Arrest warrant issued for India billionaire Mallya

An Indian court filed an arrest warrant Friday for Vijay Mallya, a Formula One tycoon nicknamed the "King of Good Times", over allegations that cheques written by his troubled airline had bounced.

Vijay Mallya, chairman and CEO of India's debt-ridden Kingfisher Airlines, pictured in Mumbai in 2011. A local court in the southern Indian city of Hyderabad on Friday issued an arrest warrant for billionaire Mallya, reports said. The warrant was issued against Mallya, who also owns a F1 team, over Kingfisher cheques to the operator of Hyderabad International Airport that bounced, reports said.

The non-bailable warrant was issued in the local sessions court in the southern city of Hyderabad against Mallya and four other executives in a dramatic escalation of the crisis facing his cash-strapped Kingfisher Airlines.

Mallya's whereabouts were not immediately known although a member of his entourage said he was out of the country.

The warrant was issued as the airline announced it was extending its shutdown until October 20 due to a dispute with striking staff over wages that have not been paid for seven months. Kingfisher has been grounded for nearly two weeks.

"At this time, the airline is hopeful of resuming operations starting October 21st," Kingfisher said in a statement late Friday.

The arrest warrant for Mallya was triggered after a complaint was lodged before the court by GHIAL, the operator of Hyderabad airport, over non-payment of bills.

"The cases were listed today for the airline to appear in the court," said a GHIAL spokesman.

"Since they failed to appear before the magistrate, the court has ordered issuance of NBW (non-bailable warrants) against Kingfisher Airlines (KFA), Vijay Mallya and four other KFA officials," the spokesman added in a statement to AFP.

Kingfisher's lawyers had urged the court not to issue the warrants but their request was dismissed by Judge Kedara Chary, said a report from inside the courtroom by the Press Trust of Indian news agency.

The cheques for 105 million rupees (around $2 million) were to settle user fees at the airport for services such as the parking of jets and landing charges.

Mallya is a cigar-puffing tycoon who inherited his father's beer business and built it into an empire spanning fertilizers, top European alcohol brands, Formula One team Force India and a cricket club, Royal Challengers Bangalore.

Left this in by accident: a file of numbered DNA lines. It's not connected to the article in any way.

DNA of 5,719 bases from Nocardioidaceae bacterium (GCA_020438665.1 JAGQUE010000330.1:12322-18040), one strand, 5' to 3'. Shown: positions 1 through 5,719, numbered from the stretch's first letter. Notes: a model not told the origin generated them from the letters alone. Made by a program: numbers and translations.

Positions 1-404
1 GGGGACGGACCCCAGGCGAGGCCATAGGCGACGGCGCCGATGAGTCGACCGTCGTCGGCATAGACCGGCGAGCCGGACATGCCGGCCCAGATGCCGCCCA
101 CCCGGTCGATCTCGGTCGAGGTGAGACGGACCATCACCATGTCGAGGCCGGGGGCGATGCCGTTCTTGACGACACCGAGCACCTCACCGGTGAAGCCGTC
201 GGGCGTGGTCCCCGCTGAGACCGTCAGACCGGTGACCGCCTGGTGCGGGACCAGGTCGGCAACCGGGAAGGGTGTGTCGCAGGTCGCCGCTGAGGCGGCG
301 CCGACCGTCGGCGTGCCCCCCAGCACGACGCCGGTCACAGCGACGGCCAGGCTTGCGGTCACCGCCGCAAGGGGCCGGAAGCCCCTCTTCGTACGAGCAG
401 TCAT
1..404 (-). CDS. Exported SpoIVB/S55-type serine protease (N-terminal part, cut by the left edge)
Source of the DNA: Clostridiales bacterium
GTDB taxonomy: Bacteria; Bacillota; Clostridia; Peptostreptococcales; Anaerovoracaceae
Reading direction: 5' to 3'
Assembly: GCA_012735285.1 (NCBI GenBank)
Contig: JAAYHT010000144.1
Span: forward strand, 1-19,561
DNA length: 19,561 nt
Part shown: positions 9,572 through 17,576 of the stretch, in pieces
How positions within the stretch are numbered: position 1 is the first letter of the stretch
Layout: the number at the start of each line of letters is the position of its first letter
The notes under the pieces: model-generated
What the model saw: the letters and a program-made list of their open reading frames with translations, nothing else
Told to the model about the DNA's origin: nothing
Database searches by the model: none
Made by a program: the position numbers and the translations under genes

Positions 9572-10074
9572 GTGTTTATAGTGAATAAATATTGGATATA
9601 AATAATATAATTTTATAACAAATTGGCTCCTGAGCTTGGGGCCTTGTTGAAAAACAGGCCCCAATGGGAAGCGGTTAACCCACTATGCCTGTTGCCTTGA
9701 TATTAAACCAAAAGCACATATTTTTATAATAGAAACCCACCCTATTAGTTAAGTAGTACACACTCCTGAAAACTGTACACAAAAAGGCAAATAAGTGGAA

But the 56-year-old, who is also an independent member of parliament, has come unstuck with Kingfisher Airlines, which was launched in 2005 but has never made a profit.

The debt-ridden airline, named after Mallya's biggest beer brand, owes billions of dollars in taxes, airport fees and to staff who have not been paid since April.

With its fleet on the ground, it faces the prospect of having its licence cancelled.

Negotiations on persuading staff to return to work foundered once again on Friday and the fleet will therefore remain grounded until at least October 20, according to the Press Trust of India.

Last week, the wife of an airline technician committed suicide, reportedly because of the financial stress caused by her husband's unpaid wages, leading to renewed scrutiny of Mallya's lavish lifestyle.

Mallya owns a yacht, property across the world and a fleet of vintages cars.

But his empire is facing an increasing financial crunch.

His flagship United Breweries (UB), India's biggest brewer, is in talks to sell a stake of the profitable liquor empire to Diageo, the world's largest distiller, which analysts say could raise $800 million.

Hyderabad's police chief Anurag Sharma told AFP his department had not yet received the arrest warrant for Mallya.

Once we receive it, "we will see what exactly is the instructions", commissioner Sharma said.

There was no immediate comment from Mallya on the latest developments.

Calls by AFP to Kingfisher executives' mobile telephones were not answered on Friday but a person who answered the phone at the tycoon's home in New Delhi said he was out of the country.

Kingfisher Airlines was India's second-largest airline until a year ago but now it has a market share of just 3.2 percent, the smallest of the country's carriers.

A report by the Centre for Asia Pacific Aviation, a Sydney-based consultancy, says Kingfisher's debts total $2.49 billion including bank debts of $1.1 billion, and it had accumulated losses of $1.9 billion.

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